Local attorney and Case Western Reserve University School of Law Adjunct Professor David Mills argued and won his first case in front of the U.S. Supreme Court. On Monday, the justices unanimously reversed a federal appeals court ruling that had thrown out a jury’s verdict in favor of an Elyria woman who was sexually assaulted while serving a sentence in an Ohio prison. School of Law Visiting Assistant Professor Andrew Pollis served as co-counsel on the case, which was heard in November.
The justices said the 6th U.S. Circuit Court of Appeals in Cincinnati had “no warrant” to override the jury’s verdict, thus reinstating a $625,000 award to Michelle Ortiz, Mills’ client. Ortiz was serving a 12-month sentence at the Ohio Reformatory for Women in November 2002 when she reported sexual assault by a male guard who threatened to assault her again, and then did. When she discussed the attacks with other inmates, she was sent to solitary confinement in shackles.
Now, Ortiz is “obviously elated” by the Supreme Court decision, Mills said. “I’m very relieved and happy for her. Part of the reason this is all happening is because of her perseverance even before I got into the picture.”
This was Mills’ first case in front of the U.S. Supreme Court, and the experience for him was both surreal and surprising. The grandeur of it all was thrilling, from the building to the history to the face-to-face interaction with nine famous justices, he said, but the process was a surprisingly intimate exchange. “It turned into a discussion with the nine justices and the attorney, and I felt they were really trying to ascertain the best way to apply the law,” Mills said.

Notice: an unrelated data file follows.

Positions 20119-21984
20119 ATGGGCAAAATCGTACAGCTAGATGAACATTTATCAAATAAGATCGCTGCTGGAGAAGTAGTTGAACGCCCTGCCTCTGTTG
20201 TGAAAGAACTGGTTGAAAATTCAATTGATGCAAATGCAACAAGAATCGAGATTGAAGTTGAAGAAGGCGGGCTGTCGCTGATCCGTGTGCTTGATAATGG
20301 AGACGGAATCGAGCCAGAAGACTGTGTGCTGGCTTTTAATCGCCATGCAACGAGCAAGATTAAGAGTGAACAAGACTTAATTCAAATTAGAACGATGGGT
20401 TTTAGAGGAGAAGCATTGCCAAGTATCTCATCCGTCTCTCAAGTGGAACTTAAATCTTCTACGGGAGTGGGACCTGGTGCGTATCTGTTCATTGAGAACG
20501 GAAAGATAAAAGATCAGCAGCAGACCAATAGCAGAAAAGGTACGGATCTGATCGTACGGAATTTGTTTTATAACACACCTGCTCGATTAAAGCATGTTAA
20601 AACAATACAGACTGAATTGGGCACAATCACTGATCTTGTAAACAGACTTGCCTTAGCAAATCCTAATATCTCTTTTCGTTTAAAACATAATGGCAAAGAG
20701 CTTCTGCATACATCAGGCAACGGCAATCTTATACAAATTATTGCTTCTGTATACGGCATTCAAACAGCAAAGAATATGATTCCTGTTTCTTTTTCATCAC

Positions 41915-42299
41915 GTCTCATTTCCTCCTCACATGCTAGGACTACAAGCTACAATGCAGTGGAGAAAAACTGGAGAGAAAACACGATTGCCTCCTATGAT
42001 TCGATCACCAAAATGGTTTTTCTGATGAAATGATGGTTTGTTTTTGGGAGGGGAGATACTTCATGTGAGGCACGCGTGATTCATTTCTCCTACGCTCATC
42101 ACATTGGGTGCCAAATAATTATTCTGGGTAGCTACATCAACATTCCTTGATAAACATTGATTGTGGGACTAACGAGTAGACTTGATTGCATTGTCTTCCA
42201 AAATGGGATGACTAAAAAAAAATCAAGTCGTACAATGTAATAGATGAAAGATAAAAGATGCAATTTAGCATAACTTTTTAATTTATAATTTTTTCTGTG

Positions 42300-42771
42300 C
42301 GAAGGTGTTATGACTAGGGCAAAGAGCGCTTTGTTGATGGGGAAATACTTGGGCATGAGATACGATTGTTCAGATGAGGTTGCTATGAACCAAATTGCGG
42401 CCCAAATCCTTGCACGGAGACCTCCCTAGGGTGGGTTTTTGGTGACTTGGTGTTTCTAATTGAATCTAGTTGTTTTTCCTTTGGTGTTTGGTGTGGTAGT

Pollis, who previously served as co-counsel on another Supreme Court case, Saudi Basic Indus. Corp. v. ExxonMobil Corp., 544 U.S. 280 (2005), said working with Mills was an honor. As one of two co-counsels, Pollis helped Mills research, draft, review and edit briefs as well as prepare for the oral argument, which served as a learning experience for all involved. “We took the case apart and put it back together a million times,” he explained. “The best part for me was realizing how other people—very smart people—think through problems in different ways. The give-and-take was tremendously gratifying.”
For Mills, the ruling confirms the hard work throughout the entire process paid off. “I interpret the decision today with a feeling that the Court really heard what we were saying,” he said.
Posted by: Emily Mayock, January 26, 2011 07:30 AM | News Topics: School of Law
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